Loss of function in gene trap models is dependent upon the degree of alternative splicing at the targeted locus. RT-PCR and western blot analyses revealed that, in addition to the expected Daam1-Geo fusion transcript and protein, the wild-type Daam1 transcript (Fig. 1Ba) and protein (Fig. 1Bb) were present in four representative tissues from Daam1 homozygous mutant (Daam1gt/gt) embryos. Western blot quantification revealed the presence of about 5% of the normal levels of wild-type Daam1 protein in Daam1gt/gt embryonic heart, skeletal muscle and liver, and about 25% in brain (Fig. 1Bc), which is consistent with the qRT-PCR evaluation (data not shown). Given that wild-type Daam1 transcripts and protein were present, albeit at significantly lower levels when compared with wild-type controls, the Daam1gt allele is a hypomorphic allele rather than a null mutation. Tissue/cell type-dependent hypomorphic activity commonly occurs in gene trap mouse models and probably reflects alternative splicing events of the endogenous gene in those tissues (Li et al., 2005).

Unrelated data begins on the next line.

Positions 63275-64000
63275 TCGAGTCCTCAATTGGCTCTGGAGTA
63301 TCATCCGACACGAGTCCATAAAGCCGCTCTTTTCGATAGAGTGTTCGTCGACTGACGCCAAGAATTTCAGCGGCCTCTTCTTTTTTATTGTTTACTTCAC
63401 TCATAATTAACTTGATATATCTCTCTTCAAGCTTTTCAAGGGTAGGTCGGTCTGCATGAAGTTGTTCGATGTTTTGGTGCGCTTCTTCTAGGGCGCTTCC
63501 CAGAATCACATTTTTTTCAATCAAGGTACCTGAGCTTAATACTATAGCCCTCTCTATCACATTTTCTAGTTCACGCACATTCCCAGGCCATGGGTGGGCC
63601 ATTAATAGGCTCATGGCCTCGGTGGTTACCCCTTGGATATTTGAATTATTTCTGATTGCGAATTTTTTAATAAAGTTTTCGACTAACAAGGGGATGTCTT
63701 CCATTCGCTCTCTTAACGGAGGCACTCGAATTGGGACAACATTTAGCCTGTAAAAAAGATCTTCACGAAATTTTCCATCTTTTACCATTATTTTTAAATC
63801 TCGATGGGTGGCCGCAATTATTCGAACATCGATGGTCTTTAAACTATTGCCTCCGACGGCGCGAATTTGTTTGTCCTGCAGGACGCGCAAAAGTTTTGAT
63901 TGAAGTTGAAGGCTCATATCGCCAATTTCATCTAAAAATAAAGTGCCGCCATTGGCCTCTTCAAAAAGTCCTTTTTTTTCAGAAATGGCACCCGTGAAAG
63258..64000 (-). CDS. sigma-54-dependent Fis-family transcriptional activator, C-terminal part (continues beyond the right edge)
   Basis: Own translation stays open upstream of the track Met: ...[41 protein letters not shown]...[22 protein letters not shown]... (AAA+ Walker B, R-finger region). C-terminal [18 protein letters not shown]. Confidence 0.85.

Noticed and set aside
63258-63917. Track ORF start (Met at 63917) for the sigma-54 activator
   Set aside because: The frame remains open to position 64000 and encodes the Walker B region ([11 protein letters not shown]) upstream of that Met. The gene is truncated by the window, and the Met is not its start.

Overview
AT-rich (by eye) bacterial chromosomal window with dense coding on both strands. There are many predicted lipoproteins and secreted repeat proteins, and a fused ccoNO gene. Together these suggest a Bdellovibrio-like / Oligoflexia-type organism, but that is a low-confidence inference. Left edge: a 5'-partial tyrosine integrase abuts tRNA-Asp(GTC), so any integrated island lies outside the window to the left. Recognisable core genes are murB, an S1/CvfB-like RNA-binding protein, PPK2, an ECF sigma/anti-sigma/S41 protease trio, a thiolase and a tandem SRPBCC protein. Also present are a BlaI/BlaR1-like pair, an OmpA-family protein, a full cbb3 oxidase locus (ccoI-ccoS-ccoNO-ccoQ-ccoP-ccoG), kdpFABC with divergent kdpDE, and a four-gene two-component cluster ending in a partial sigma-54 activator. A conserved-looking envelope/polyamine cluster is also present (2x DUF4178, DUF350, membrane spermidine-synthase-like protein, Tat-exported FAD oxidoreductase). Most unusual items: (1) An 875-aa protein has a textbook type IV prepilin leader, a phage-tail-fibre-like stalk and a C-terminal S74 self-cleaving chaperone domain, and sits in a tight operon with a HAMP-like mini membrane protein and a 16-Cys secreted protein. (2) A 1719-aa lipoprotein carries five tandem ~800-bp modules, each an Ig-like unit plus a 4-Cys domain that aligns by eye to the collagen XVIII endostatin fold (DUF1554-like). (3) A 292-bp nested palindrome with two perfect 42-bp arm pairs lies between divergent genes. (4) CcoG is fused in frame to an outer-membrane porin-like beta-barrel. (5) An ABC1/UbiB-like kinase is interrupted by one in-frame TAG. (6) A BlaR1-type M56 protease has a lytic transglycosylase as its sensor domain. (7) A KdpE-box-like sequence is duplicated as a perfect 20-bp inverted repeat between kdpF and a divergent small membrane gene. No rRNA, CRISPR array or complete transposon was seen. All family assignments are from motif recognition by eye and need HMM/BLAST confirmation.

Daam1 expression pattern in mice
The temporal and spatial expression pattern of Daam1 was evaluated by whole-mount in situ hybridization and by X-Gal staining respectively in wild-type and Daam1 mutant embryos. The expression of Daam1 was weak in the tubular heart and brain at E8.5 (Fig. 2A), but became more prominent at E9.5 and E10.5. An RNA signal was detected in the neural tube at E9.5; at E10.5, Daam1 expression was extended to a broader area, including somites and dorsal root ganglia. In the developing heart, Daam1 expression was broadly distributed in atria, ventricles and outflow tracts. By analyzing sections from whole-mount in situ hybridization, Daam1 expression was found in all three layers of the heart (i.e. the endocardium, myocardium and epicardium, see Fig. 2Af). RT-PCR analyses of isolated hearts and heads from E8.5 to E10.5 further confirmed Daam1 expression, with similar temporal patterns to those observed using whole-mount in situ hybridization analyses (Fig. 2B).